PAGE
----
Tuesday, December 17, 2013

State lawmakers introduce legislation to halt skyrocketing flood insurance rates

Posted By on Tue, Dec 17, 2013 at 2:01 PM

Jeff Brandes and Larry Ahern at the Pinellas Realtor Organization in Clearwater
  • Jeff Brandes and Larry Ahern at the Pinellas Realtor Organization in Clearwater
As draconian flood insurance increases continue to hit homeowners in Pinellas County thanks to a new federal law, two locally based state lawmakers announced today that they will soon introduce legislation in Florida that they contend will provide alternatives to the rising rates in the National Flood Insurance Program (NFIP).

State Senator Jeff Brandes' bill would streamline the regulatory approval of private insurers so that they can offer more coverage as an alternative to the Federal Emergency Management Agency's program.

"Congress has turned the American dream into a nightmare," he said at a news conference at the Pinellas Realtor Organization in Clearwater.

The legislators say their bill would attempt to create a wide range of flexible options for policyholders to choose so they can reach an affordable level of coverage for their property. Policyholders would have the option of covering either the outstanding balance of their mortgage, the replacement cost of their property, or the actual cash value of their property.

"It is the number one bill for me this session," Brandes said. He's introducing it now so that it will be able to get a hearing early next month in the Senate Banking and Insurance Committee, and be in line for passage from the legislature when they convene in March.

The bill is an attempt to try to bring relief to the tens of thousands of people in Pinellas and Hillsborough County (and others throughout the state) who saw dramatic rate increases kick in on Oct. 1, when the federal bill known as the Biggert-Waters Act officially became law. That bill was designed to overhaul the National Flood Insurance Program, and it quickly increases flood insurance premiums in an attempt to make the program solvent and ensure its long-term sustainability.

But lawmakers, particularly those from Southeastern states and New Jersey, have strongly objected to how dramatic the rate increases are, and have been furiously lobbying to have the law delayed or seriously reworked. None of those attempts have been successful at this juncture. Although the idea was to have people who own pricy beachfront properties pay their fair share, critics say that the majority of homes are more modest in cost and aren't on the water.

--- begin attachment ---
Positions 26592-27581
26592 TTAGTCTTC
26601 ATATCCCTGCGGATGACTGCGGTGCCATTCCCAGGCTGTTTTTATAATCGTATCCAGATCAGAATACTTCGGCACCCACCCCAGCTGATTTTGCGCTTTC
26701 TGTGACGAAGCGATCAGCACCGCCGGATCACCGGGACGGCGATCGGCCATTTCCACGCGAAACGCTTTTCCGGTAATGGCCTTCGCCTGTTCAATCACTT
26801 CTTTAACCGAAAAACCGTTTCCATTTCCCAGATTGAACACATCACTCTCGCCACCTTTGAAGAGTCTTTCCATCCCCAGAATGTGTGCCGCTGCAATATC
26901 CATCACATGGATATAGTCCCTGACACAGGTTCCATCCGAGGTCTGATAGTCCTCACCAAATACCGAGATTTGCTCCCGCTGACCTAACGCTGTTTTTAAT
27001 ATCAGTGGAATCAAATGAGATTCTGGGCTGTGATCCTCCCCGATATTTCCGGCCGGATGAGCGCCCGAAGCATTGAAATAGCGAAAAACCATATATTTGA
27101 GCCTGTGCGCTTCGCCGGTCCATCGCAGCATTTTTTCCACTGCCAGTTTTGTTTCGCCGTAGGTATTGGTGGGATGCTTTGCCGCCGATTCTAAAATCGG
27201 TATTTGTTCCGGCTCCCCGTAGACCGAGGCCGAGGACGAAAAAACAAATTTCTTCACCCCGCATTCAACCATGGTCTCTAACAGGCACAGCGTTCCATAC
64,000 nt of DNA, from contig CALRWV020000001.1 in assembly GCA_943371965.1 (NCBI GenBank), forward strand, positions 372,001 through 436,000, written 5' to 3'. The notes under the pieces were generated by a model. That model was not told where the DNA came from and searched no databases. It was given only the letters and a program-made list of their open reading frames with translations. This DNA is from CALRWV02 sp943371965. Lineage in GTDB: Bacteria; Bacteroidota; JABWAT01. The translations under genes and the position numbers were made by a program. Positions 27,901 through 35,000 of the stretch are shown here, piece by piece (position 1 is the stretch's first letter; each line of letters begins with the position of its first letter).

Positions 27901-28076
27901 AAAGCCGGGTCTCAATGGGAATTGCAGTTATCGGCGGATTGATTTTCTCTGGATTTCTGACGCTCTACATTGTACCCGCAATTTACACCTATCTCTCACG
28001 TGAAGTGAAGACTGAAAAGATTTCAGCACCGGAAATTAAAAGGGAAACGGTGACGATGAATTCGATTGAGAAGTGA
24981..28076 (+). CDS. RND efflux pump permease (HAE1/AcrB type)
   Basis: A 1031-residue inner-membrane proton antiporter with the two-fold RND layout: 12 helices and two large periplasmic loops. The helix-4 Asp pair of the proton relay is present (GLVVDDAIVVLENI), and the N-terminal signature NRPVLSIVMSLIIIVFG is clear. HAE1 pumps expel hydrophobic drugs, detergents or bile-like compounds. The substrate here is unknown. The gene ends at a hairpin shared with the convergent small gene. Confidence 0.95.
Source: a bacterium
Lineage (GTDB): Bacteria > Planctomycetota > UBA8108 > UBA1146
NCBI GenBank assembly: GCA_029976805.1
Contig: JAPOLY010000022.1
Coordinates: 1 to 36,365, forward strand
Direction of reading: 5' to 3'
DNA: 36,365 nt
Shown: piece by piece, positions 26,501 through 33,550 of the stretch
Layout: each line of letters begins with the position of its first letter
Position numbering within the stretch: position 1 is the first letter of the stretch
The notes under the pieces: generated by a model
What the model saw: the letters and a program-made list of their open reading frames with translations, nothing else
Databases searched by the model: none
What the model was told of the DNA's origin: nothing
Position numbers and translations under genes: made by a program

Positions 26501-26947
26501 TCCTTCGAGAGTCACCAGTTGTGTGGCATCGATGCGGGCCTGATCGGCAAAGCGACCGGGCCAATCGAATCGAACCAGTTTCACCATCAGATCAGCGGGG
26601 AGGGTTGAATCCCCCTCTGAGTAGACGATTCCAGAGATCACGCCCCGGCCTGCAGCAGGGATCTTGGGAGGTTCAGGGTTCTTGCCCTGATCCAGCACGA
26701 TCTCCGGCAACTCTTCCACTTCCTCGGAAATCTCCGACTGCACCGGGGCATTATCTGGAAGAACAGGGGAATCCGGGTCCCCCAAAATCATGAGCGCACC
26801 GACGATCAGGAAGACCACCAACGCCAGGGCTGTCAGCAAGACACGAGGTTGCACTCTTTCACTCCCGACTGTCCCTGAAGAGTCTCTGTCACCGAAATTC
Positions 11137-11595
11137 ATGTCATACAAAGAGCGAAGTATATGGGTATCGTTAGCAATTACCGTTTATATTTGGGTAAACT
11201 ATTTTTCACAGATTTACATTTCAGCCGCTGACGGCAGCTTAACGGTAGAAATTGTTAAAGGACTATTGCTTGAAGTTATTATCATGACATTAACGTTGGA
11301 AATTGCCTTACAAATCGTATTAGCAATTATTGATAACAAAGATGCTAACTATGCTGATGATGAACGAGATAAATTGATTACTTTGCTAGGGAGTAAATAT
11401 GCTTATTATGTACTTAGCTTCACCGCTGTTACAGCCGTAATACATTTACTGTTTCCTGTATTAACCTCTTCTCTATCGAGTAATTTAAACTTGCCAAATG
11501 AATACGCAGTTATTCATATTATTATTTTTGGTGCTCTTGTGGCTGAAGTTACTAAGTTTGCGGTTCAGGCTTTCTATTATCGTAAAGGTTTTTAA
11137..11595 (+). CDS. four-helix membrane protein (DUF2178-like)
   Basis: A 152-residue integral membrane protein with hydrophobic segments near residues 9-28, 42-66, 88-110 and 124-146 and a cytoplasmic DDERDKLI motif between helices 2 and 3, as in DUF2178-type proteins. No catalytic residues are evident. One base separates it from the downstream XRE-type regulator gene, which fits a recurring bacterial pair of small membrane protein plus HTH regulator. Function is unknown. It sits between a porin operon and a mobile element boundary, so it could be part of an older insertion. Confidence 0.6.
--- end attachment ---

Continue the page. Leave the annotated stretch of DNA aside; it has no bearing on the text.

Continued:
"This is about modest homes and their flood insurance rate soaring four times more than the current premiums," added St. Petersburg based Republican Representative Larry Ahern, who will introduce a companion bill in the state House.

When asked how confident he was that private insurers would be eager to enter the flood insurance market in the Tampa Bay area, Brandes said that, "When you're seeing rates of $44,000 for a $200,000 or $300,000 home in Seminole, I have to believe that … companies will be writing those policies."

But will they? Sam Miller, executive vice president of the Florida Insurance Council, told the Tampa Tribune that, "It remains to be seen, even though there's interest in it, if there's going to be private capital to make a huge footprint down here."

Brandes said he has been talking with banks in recent week to ensure that any new state regulations would meet their requirements. "The products that we create here in Florida will have to meet the burden of Fannie [Mae] and Freddie [Mac] and FHA [Federal Housing Administration]," Brandes cautioned.

It's not just Bay area counties that are heavily impacted from Biggert-Waters. Miami-Dade and Lee Counties are also being pounded by the new flood insurance rate increases, prompting Senate Majority Leader Lizbeth Benacquisto (R-Ft. Myers) to call SB 542 "a praiseworthy alternative that will result in reduced costs to policyholders."

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